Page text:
While both systems display a high sensitivity appropriate for the meat and poultry industry to use as a means of enumerating low levels of E. coli from whole broiler carcasses or ground beef, there are a few caveats to consider. Currently, for example, low levels of E. coli are common on broiler carcasses because the acceptable level as dictated by USDA FSIS is less than 100 CFU/mL of rinse. Approximately 90% or more of commercial broiler carcasses fall into this category. This means that the enumeration method used must have the capability to detect E. coli at lower levels. In one enumeration methods comparison study conducted in our laboratory using the BioSys optical and the Bactometer conductance methods, more variance was associated with broiler and ground beef samples that contained lower numbers of E. coli. The variance associated with low numbers of E. coli using the Bactometer method appeared to be much greater than that observed using the BioSys method. For one sample of ground beef, the BioSys optical method was able to enumerate E. coli; whereas the MPN method was unable to detect the presence of E. coli on this sample (Figure 2).
In the same study, the Bactometer method was found to be optimal in terms of regression statistics for enumerating E. coli from ground beef (r = -0.96) and the regression line for data from the three-tube MPN method plotted against the impedance electrical method for enumeration of generic E. coli from chicken was also optimal (Figure 3). However, on ground beef samples that contain lower concentrations of E. coli (< 2 log CFU/mL), the conductance method became more erratic; hence, enumeration of very low numbers of E. coli from ground beef using this method should be conducted with caution.
Another difference between the two rapid automated methods is that the Bactometer impedance method can display electronic drift, which essentially means that the instrument cannot detect the location of the inflection point in the curve. The optical method does not utilize electrical measurements, and thus does not exhibit electronic drift.
In addition, the types of samples one is analyzing must also be considered. With the Bactometer, if the microbiologist places salts in the media to select for certain kinds of bacteria it will disrupt the impedance curve. Also, gas producers will make bubbles in the media using impedance and that will disrupt the curves, as well. The electrical signal results in a jagged line instead of a nice, smooth curve and the instrument cannot interpret these curves.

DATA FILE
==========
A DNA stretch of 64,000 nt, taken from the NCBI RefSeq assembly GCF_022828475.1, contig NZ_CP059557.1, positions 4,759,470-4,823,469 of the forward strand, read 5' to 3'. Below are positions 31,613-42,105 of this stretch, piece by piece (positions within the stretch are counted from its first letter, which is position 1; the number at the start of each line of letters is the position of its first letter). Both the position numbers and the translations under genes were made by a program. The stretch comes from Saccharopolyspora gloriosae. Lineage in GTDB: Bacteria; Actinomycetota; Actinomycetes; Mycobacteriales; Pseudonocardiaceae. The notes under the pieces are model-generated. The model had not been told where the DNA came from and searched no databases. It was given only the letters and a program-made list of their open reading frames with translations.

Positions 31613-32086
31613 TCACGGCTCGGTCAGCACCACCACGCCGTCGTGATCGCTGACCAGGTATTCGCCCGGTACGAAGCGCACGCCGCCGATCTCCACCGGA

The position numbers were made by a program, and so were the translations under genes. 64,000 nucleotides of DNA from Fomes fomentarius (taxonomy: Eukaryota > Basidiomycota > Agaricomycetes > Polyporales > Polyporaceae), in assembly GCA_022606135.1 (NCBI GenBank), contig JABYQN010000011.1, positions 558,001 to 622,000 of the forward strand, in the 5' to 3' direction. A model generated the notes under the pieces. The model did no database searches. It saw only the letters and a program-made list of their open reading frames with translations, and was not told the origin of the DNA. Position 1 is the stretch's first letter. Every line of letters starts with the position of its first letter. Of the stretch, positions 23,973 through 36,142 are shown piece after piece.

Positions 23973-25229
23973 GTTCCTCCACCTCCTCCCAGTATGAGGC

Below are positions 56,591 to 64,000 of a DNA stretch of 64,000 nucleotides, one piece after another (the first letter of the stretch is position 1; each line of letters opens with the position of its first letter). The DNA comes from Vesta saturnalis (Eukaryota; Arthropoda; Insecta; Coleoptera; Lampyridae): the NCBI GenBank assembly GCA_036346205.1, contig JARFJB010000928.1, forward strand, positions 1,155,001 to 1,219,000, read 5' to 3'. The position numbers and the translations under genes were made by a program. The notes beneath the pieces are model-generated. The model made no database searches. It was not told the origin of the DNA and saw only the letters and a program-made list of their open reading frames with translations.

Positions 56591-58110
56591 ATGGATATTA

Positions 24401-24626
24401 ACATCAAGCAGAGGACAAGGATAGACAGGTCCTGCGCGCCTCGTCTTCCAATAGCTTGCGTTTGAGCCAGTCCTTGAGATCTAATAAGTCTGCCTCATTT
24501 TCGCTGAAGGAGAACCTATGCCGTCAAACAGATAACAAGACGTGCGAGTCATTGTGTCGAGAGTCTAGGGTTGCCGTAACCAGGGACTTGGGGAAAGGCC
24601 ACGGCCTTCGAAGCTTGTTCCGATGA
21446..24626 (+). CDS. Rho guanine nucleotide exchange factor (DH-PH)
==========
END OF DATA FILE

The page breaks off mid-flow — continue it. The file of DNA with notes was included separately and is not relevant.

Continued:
The primary caveat with the BioSys optical method is that any foods that are high or low in pH may influence the reading, because it is it a pH-based method and the medium is pH sensitive. Thus, to get an accurate reading of food samples with low pH such as highly acidic foods, like lemons, citrus foods or juices, the analyst must adjust the pH before placing the sample in the instrument. The optical method works well for meat and poultry products, which are separated from the actual sample. In the Bactometer, the sample is in contact with the electrodes, and thus any particulate matter, salts, or fatty compounds in the meat sample that can get in between the electrodes in the impedance sample is going to affect the reading. The BioSys optical instrument features an agar plug at the bottom of the instrument where the actual reading takes place, and no contact takes place between the food sample suspended in the liquid at the top and the agar plug at the bottom and there is no influence on the reading. In this way, the optical method enables the user to analyze salty or opaque samples.
Enumeration methods have improved dramatically in the past few years, becoming more rapid, more automated and more accurate. In particular, the automated impedance/conductance and optical methods for enumerating Escherichia coli from broiler carcasses and ground beef perform very well in comparison to the most commonly used methods for enumerating E. coli in the meat and poultry industries. Moreover, although these instruments have a capital cost associated with their purchase ($23,000 to $60,000), the cost per test ($1.00 to $2.00, including labor) is much lower than the cost per test than the standard plate count method. The labor and time required to prepare samples using the rapid automated methods are significantly reduced, as well, because only one dilution is required.
Scott M. Russell, Ph.D., is associate professor in the Department of Poultry Science at the University of Georgia, Athens, GA., where he has conducted research and provided extension services to the poultry industry for nine years. His main areas of interest are developing rapid methods for identifying and enumerating pathogenic and spoilage bacteria from foods of animal origin, and identifying methods for eliminating pathogenic and spoilage organisms from poultry during rearing and processing. Contact him at firstname.lastname@example.org.>